Scrolling bounds, offsets, and insets

I recently got confused while trying to calculate the minimum and maximum contentOffset of a UIScrollView. This came into play while working on a feature that automatically scrolls off-screen content into view when an item is dragged to the top or bottom of the scroll view. I've supported this feature in Taskboard's project view for a while, so I copied that code into my new app. During testing I realized I've had a bug in this code for several years: my max offset calculation was incorrect. The issue was even more pronounced when a non-zero bottom inset was applied to the scroll view.

I started sketching out various configurations of content within a scroll view, considering content insets and situations with less than or more than a full screen of content. It took me too long to figure it out, partly due to a misunderstanding of what the contentInset means.

Some key things to remember when dealing with UIScrollView:

The scroll view bounds and contentOffset are related: setting the content offset is same as adjusting the bounds.origin. In fact, the documentation for UIView mentions adjusting the bounds origin as a way to display a different area of a view.

On the screen, the bounds rectangle represents the same visible portion of the view as its frame rectangle. By default, the origin of the bounds rectangle is set to (0, 0) but you can change this value to display different portions of the view.

Next, keep in mind the essence of the scroll view:

The scroll view must know the size of the content view so it knows when to stop scrolling; by default, it “bounces” back when scrolling exceeds the bounds of the content.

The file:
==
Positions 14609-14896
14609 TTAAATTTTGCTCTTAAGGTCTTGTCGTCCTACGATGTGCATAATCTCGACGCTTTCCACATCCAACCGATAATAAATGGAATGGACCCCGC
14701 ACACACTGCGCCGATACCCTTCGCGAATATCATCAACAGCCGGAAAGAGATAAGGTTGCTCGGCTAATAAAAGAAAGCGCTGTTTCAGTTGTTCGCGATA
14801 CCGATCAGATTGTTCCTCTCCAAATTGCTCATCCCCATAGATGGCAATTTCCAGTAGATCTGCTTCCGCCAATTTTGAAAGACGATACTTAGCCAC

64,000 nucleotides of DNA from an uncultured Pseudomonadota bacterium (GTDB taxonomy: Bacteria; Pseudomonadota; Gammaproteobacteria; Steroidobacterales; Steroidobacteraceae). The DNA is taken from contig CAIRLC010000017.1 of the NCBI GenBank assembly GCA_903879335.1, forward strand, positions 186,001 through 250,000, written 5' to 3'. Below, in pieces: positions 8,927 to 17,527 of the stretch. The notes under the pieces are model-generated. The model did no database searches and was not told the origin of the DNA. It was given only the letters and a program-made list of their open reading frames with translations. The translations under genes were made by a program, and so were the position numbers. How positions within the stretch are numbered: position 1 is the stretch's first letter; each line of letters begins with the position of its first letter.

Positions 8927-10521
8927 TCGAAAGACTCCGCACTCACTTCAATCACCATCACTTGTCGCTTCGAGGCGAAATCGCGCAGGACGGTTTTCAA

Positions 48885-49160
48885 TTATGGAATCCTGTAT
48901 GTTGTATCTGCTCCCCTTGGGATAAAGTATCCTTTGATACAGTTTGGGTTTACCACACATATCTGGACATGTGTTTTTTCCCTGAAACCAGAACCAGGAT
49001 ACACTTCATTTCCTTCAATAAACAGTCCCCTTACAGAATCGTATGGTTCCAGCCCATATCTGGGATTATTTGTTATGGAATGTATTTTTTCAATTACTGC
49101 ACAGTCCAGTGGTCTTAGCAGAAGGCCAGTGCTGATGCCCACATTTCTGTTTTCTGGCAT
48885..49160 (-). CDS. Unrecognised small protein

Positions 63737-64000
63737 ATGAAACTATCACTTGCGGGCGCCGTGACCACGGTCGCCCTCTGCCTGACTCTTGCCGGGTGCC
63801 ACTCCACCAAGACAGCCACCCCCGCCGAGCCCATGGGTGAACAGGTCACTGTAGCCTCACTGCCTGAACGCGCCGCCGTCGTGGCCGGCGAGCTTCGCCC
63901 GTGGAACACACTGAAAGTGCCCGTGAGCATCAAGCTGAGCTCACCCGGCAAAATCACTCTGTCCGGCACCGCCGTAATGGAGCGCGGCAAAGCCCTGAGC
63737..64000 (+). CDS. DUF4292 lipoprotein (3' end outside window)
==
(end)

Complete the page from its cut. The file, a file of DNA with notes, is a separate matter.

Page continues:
Finally, remember what the contentInset does:

Use this property to add to the scrolling area around the content.

My problem was due to conceptually applying the bottom inset at some point beyond the bottom of the frame even when the content size was much less than the bounds size. I should have gone back to the docs to confirm my understanding.

The minimum content offset is typically 0, which makes sense. If a top inset is applied, this has the effect of permitting additional scrolling up past the minimum, not to exceed the top inset amount. Whether you have a small or large amount of content, the min-y offset is 0 - top.

The maxmimum offset is the amount you'd need to scroll in order to just see the bottom of the content. If your content extends 5pts beyond the bottom of the screen, you'd expect to have to scroll 5pts in order to make it visible. With that in mind, consider the amount of content beyond the visible bounds as: excess = content - visible. If excess is less than zero, it means the content is already visible. Factor in any top or bottom insets by thinking of them as additional regions hugging the top and bottom of the content. The effective content excess is then top + (content - visible) + bottom. If this is negative, everything is visible and the max-y offset is the same as the min-y offset. If the effective excess is greater than or equal to zero, some scrolling is necessary to get to the bottom: that amount is just the excess.

In simplified terms, the min- and max-y offsets are:

min-y: -top
max-y: miny + fmax(0, excess)